I am, though, a Yat. And 10 years ago I lost my New Orleans home and almost everything in it to Hurricane Katrina, which happens to be the general theme of the film.
But please note that term "general theme." This isn't a movie that centers on the disaster. It doesn't show the thousands of people hiding in the Superdome or sobbing outside the city's convention center, unlike the many other Katrina flicks that have come and gone. It doesn't use that old Randy Newman song about the '27 flood as tear-provoking background music. You won't see footage of bodies floating around in the flood waters, either, which many of those other movies thought nothing about impersonally displaying. It's not a tabloid-type of documentary.
And if The Big Uneasy had been anything like that, when I first saw the film at a theater in 2011, I'd have had the same response I gave to those other Katrina films -- I would have walked right out in the first 30 minutes, mad as hell, throwing popcorn at anybody who looked at me while I stomped up the aisle, grunting and cursing.
What this film does show, and made sort-of official for the very first time, in my opinion, is the cause of the flooding that followed Katrina. It shows how that same cause is still present, too, and because of use of the same faulty methods in levee reconstruction. And it tells this tale with historic recollection, including the development (and consistent mis- and un-development) of the Mississippi River Gulf Outlet, those so-called levee renovations, and the development of Army Corps of Engineers' responses, which started as hush-hush only to expand to push-push (and nearing shove-shove, too).
And I give The Big Uneasy a thumbs-up, four-star, six-pack rating for doing so. It tells the facts -- the information that mass media didn't acquire for many reasons, and which nobody was going to tell them, anyway. It's explanatory, not exhibitionist. And when I first saw the film at a special showing shortly after its first release, it provided me -- one who was directly affected by the hurricane -- the information I really needed to know, to confirm, to bring the whole ordeal to a closing point of sorts.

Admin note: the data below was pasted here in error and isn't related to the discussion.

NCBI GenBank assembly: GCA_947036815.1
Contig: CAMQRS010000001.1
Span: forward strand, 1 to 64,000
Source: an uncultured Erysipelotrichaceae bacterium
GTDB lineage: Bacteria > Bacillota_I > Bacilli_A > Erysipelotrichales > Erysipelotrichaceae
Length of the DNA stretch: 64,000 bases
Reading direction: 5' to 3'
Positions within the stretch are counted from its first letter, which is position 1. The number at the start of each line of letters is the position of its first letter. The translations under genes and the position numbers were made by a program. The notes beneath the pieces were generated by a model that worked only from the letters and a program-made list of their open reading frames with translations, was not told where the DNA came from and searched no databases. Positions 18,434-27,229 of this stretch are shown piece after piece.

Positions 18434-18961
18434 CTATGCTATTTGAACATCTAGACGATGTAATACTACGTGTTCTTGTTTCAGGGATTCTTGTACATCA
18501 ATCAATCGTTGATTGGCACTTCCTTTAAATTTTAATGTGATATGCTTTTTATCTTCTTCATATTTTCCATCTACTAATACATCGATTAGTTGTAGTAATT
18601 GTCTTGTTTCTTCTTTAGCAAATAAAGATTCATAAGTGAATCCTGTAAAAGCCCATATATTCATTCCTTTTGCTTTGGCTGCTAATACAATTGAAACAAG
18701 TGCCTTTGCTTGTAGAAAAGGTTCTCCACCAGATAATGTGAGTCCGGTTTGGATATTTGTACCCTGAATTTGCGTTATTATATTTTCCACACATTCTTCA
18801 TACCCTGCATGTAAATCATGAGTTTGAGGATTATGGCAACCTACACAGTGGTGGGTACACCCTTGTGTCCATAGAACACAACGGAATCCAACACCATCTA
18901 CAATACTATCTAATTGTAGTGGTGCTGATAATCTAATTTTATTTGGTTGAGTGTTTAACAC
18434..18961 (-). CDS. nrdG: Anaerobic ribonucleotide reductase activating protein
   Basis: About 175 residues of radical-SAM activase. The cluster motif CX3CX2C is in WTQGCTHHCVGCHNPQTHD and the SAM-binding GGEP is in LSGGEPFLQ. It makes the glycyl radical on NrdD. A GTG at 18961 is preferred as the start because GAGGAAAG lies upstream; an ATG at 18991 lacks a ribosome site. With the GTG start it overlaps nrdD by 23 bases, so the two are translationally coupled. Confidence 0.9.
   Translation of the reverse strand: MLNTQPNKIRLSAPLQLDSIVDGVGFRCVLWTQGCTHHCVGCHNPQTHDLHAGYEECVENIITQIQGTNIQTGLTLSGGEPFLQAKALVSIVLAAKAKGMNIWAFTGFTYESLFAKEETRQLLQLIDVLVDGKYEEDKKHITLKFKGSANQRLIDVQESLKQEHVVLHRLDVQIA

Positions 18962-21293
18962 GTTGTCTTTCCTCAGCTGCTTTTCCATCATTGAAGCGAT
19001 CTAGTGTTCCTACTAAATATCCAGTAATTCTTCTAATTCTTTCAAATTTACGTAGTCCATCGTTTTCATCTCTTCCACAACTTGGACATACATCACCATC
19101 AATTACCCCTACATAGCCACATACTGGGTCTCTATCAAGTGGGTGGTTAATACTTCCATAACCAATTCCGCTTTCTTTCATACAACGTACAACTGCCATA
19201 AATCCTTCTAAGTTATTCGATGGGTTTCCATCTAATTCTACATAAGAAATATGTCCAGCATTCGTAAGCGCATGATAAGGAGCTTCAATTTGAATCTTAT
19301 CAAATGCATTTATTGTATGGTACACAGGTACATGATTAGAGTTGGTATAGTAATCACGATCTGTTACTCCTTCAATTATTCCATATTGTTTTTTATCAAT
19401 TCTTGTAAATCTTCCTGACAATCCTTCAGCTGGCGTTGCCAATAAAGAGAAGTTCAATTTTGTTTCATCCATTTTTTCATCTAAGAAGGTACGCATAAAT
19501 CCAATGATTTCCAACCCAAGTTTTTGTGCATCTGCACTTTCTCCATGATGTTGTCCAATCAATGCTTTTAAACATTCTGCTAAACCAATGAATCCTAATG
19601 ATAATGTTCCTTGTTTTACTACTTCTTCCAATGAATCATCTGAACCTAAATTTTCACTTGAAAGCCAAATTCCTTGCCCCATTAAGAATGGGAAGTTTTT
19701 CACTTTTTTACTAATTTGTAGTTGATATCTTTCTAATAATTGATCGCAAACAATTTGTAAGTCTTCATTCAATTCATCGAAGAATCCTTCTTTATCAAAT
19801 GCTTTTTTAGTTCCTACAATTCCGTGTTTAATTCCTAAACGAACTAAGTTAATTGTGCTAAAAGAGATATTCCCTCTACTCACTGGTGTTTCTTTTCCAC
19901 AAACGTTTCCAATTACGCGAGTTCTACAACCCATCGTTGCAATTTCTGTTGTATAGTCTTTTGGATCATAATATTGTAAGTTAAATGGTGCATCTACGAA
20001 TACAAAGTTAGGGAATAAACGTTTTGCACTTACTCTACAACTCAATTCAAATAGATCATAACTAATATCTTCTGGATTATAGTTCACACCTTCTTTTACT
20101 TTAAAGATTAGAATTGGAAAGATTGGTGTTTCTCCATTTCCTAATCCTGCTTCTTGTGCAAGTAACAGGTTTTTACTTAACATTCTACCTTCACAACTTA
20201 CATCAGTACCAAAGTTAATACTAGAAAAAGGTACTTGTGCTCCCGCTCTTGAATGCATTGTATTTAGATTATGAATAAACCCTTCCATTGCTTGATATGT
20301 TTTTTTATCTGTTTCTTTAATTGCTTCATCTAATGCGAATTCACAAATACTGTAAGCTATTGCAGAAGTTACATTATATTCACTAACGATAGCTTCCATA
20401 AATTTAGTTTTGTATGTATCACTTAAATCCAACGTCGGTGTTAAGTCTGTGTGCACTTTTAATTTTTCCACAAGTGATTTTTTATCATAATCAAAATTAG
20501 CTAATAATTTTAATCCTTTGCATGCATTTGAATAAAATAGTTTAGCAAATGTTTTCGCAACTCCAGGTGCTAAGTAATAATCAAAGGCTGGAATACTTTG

My wife and I lived in the National Historic Landmark of Gentilly Ridge, one of the few areas above sea level in the city that has an average elevation of six feet below. The street was maybe only an inch above, that's true, but the lawn was built up about two feet from the street. The house was raised about four feet from the lawn.
The flooding in our neighborhood was 10 feet, though. We wound up with two feet of water inside the house. And it stayed there for 12 days.
But my home was not flooded by Hurricane Katrina. The winds took out some awnings and a patio covering, ripping a hole in the rear door frame in the process, okay, but, just like my 70+ year-old neighborhood survived Betsy and Camille back in the '60s without any flooding, so too did my street remain fully drained and un-flooded when Katrina came through.
My neighborhood and its homes were flooded hours later, when the levee wall of the London Avenue canal broke. (It was just one of many such breaches and breaks to occur all about the city after the hurricane was gone, leaving 80 percent of New Orleans flooded.) That first breaking point was just north of Mirabeau Avenue. Our house was less than one and a half miles due east from that breaking point. An entire section of a recently modified and "improved" levee lifted up from its foundation and floated back, letting the water from Lake Pontchartrain gush out.
And gush it did, down Mirabeau, onto my street, and then inside my house -- and hours after Katrina had already come and gone. It was the faulty levee that took my home, my possessions, my keepsakes and my memories -- not the hurricane.
So why did I bother to watch The Big Uneasy, especially since the other Katrina movies bothered me so much? I guess I felt more at ease because it's directed by Harry Shearer, an adopted son of the city who calls New Orleans his part-time home.